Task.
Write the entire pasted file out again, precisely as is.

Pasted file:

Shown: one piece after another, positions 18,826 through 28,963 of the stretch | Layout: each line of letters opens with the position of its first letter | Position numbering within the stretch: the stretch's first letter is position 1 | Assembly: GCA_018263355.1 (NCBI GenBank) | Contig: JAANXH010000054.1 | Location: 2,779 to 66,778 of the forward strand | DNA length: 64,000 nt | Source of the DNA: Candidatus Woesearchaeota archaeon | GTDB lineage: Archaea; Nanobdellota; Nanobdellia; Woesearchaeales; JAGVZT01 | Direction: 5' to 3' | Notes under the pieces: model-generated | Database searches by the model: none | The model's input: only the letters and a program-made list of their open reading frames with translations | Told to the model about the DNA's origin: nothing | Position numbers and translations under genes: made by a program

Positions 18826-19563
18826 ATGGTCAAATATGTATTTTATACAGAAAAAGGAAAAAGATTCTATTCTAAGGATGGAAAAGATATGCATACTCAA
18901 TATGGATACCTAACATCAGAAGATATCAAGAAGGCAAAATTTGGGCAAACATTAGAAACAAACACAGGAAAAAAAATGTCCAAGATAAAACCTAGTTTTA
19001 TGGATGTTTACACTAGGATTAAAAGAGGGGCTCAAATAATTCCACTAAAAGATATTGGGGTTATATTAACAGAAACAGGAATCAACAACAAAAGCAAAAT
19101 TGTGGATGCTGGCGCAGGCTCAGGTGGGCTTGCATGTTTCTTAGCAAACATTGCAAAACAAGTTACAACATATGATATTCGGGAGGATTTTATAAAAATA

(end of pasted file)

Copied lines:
Shown: one piece after another, positions 18,826 through 28,963 of the stretch | Layout: each line of letters opens with the position of its first letter | Position numbering within the stretch: the stretch's first letter is position 1 | Assembly: GCA_018263355.1 (NCBI GenBank) | Contig: JAANXH010000054.1 | Location: 2,779 to 66,778 of the forward strand | DNA length: 64,000 nt | Source of the DNA: Candidatus Woesearchaeota archaeon | GTDB lineage: Archaea; Nanobdellota; Nanobdellia; Woesearchaeales; JAGVZT01 | Direction: 5' to 3' | Notes under the pieces: model-generated | Database searches by the model: none | The model's input: only the letters and a program-made list of their open reading frames with translations | Told to the model about the DNA's origin: nothing | Position numbers and translations under genes: made by a program

Positions 18826-19563
18826 ATGGTCAAATATGTATTTTATACAGAAAAAGGAAAAAGATTCTATTCTAAGGATGGAAAAGATATGCATACTCAA
18901 TATGGATACCTAACATCAGAAGATATCAAGAAGGCAAAATTTGGGCAAACATTAGAAACAAACACAGGAAAAAAAATGTCCAAGATAAAACCTAGTTTTA
19001 TGGATGTTTACACTAGGATTAAAAGAGGGGCTCAAATAATTCCACTAAAAGATATTGGGGTTATATTAACAGAAACAGGAATCAACAACAAAAGCAAAAT
19101 TGTGGATGCTGGCGCAGGCTCAGGTGGGCTTGCATGTTTCTTAGCAAACATTGCAAAACAAGTTACAACATATGATATTCGGGAGGATTTTATAAAAATA